Investors’ total level of margin debt is less than half a percentage point below the record set in July 2007. As the market closes in on all-time highs, these extensive stock bets with borrowed money might bode poorly for Wall Street. Here’s how you can protect yourself if margin starts wreaking havoc on the market.
According to The Wall Street Journal, margin debt at the end of the first quarter totaled $379.5 billion, just a touch below the record set in July, 2007. The paper points out that margin use has increased almost 30% in a year. While some pundits see this as animal spirits returning to the market, I view it as another reason to be concerned.
Margin is a wonderful tool for increasing returns, but it also amplifies losses. When too many people think margin is a good thing, bad things can happen. Imagine if too many investors got margin calls at the same time. The resulting panic-selling could quickly spiral out of control.
Time to Be Different
While others are leveraging up, I suggest you follow Bill Gross’s advice and start looking to reduce risk. That means taking profits in highfliers and, if you don’t want to hold cash, buying low-beta stocks.
Beta measures a stock’s sensitivity to the broader market. A beta of 1 suggests that a stock will move in tandem with the market, up and down. A beta below 1 means that a stock is likely to move less than the market in either direction. For example, a beta of 0.5 suggests that a stock will rise or fall only half as much as the market’s move.
When the concern is downside protection, low-beta stocks can help you stay invested while hopefully keeping risks to a minimum. Here are a few well-known companies with betas below 0.5:
McDonald’s Corporation (NYSE:MCD) is one of the world’s largest restaurant companies. There are over 30,000 locations across almost 120 countries. However, McDonald’s doesn’t take on all of the risk of owning and running a restaurant because about 80% of its storefronts are franchised.
A world renowned brand allows the company to let entrepreneurs make the big bets while it sits back and collects fees and a percentage of sales. That notably reduces the company’s expansion and operating risks. This is also a powerful tactic for growing internationally, which is a key aspect of the company’s future.
Intense competition in mature markets coupled with some one-off events in emerging markets have led to a same store sales declines of late. That’s not a good sign for a restaurant company, but after a long string of growth, it isn’t unrealistic to expect some sales softness.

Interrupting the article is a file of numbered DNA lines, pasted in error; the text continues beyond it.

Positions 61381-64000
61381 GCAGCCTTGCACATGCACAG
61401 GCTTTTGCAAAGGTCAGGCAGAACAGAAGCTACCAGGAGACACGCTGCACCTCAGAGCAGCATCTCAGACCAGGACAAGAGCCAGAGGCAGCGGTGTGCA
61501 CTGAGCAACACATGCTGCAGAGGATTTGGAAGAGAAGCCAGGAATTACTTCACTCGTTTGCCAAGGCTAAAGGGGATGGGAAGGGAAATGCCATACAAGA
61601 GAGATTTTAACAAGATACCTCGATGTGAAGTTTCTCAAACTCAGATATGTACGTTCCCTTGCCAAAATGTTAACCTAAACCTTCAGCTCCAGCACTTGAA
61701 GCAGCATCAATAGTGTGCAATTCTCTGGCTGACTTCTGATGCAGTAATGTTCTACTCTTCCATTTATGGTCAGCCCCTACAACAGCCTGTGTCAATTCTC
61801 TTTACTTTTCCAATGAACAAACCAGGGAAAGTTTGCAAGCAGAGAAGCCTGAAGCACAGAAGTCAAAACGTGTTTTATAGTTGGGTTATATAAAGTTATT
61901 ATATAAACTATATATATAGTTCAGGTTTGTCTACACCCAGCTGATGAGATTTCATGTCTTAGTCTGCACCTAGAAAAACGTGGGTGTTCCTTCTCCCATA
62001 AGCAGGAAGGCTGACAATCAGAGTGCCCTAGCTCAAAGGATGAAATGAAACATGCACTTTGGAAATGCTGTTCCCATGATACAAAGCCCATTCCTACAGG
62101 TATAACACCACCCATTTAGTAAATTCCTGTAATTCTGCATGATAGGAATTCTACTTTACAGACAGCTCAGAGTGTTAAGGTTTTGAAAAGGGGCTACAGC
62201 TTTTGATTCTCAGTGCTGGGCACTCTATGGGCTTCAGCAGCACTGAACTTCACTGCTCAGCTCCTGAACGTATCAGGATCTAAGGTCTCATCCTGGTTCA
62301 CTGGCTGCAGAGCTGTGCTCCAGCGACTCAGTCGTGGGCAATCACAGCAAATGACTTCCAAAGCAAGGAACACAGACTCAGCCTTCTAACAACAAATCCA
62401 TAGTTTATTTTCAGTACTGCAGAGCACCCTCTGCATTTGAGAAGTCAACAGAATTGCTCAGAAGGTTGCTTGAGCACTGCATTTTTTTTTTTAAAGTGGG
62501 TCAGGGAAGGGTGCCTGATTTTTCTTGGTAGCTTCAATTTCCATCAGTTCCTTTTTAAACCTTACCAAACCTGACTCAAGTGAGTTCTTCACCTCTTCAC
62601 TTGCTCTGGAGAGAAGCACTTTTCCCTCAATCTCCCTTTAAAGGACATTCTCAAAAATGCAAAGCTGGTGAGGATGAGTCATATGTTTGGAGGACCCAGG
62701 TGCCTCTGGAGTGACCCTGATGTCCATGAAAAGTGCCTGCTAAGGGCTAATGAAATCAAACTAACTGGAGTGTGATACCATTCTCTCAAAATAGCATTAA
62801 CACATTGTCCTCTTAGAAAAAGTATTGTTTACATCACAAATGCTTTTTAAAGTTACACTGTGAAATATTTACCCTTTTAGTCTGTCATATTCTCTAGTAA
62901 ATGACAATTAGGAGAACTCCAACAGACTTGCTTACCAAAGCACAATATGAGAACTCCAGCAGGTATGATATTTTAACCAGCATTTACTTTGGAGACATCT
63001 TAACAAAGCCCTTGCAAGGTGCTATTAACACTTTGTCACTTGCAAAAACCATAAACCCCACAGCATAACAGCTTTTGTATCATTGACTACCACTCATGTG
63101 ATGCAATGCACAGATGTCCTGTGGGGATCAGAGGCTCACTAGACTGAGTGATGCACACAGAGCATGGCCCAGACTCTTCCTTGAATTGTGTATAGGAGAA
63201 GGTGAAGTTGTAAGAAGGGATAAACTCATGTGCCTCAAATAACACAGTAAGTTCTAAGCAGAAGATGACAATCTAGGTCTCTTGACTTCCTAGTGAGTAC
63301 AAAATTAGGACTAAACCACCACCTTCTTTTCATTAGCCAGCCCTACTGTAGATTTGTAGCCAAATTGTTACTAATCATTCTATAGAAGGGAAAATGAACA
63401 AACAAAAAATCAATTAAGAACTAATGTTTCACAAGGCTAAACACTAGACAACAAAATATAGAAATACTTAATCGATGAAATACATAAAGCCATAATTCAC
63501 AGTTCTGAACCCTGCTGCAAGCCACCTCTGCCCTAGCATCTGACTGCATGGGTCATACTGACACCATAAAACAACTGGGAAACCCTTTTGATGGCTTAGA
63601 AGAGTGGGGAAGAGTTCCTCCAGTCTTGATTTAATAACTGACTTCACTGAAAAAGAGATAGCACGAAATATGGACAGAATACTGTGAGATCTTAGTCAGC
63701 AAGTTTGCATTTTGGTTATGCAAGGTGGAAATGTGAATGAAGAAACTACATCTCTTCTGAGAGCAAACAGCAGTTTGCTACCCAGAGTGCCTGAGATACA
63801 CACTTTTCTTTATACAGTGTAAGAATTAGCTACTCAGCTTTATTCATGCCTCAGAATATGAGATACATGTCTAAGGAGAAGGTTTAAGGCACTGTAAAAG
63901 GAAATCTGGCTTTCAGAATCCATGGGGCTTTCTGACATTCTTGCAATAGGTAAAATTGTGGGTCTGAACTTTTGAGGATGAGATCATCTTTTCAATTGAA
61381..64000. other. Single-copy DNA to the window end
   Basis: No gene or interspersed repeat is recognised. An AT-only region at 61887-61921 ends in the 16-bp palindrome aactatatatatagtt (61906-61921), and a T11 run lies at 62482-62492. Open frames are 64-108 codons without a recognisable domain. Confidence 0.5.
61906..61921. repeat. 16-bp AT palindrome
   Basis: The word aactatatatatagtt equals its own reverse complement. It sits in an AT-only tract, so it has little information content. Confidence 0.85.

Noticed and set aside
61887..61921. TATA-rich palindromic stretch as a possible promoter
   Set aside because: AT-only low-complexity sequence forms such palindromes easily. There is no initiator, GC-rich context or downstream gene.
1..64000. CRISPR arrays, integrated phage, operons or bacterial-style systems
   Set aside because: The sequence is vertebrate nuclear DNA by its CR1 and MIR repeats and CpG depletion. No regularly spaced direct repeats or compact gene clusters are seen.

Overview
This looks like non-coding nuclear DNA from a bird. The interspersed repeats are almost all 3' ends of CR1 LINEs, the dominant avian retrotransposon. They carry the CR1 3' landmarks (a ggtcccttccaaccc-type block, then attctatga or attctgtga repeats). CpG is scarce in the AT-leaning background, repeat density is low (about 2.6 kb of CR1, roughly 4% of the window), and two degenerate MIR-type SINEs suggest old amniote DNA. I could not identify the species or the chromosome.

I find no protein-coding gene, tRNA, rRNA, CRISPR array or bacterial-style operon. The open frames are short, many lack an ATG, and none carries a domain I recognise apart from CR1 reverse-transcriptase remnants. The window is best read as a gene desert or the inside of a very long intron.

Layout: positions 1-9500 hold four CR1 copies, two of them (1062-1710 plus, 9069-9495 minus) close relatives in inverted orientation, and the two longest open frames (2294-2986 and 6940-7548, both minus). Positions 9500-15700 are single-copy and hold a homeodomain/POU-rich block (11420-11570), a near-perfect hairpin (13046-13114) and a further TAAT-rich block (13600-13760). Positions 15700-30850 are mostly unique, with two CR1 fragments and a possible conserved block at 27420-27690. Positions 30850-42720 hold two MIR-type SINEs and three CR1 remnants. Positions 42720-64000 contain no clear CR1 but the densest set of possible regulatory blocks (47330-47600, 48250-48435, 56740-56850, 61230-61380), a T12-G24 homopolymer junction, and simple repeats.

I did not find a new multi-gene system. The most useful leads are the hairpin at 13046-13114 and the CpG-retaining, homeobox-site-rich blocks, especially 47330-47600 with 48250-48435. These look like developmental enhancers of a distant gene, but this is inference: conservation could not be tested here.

McDonald’s Corporation (NYSE:MCD) shares currently yield more than 3% and have a beta below 0.5. With a business that simply can’t be replicated, and a long history of annual dividend increases, conservative investors would do well to consider this food giant.
Health Care Big Wig
Johnson & Johnson (NYSE:JNJ) is a giant in the medical field, with operations in the consumer products, medical devices, and pharmaceuticals arenas. It is as close as you get to a one-stop shop in the health care industry. With a yield of more than 3%, an excellent record of yearly dividend hikes, and a beta below 0.5, this is a good place to hide from a storm.
Better yet, the company appears to be breaking out of a rut. Over the last couple of years, J&J has had to deal with the loss of patent exclusivity in its pharmaceuticals division and manufacturing and recall issues in its consumer business. Both concerns are abating, which suggests the next few years could see solid top- and bottom-line growth.
Adding to the allure here is that fact that most of the company’s products, including drugs, medical devices, and consumer items from soap to Band-Aids, are necessities, not luxuries. In fact, the medical devices group recently purchased a trauma business, increasing the percentage of products that it sells where purchases aren’t a matter of choice.
Trouble in Emerging Markets
The Procter & Gamble Company (NYSE:PG) has a collection of consumer products unrivaled in its industry. Moreover, it has a reputation for being an innovator, often creating the new categories it goes on to dominate. However, it generates most of its revenues from premium products.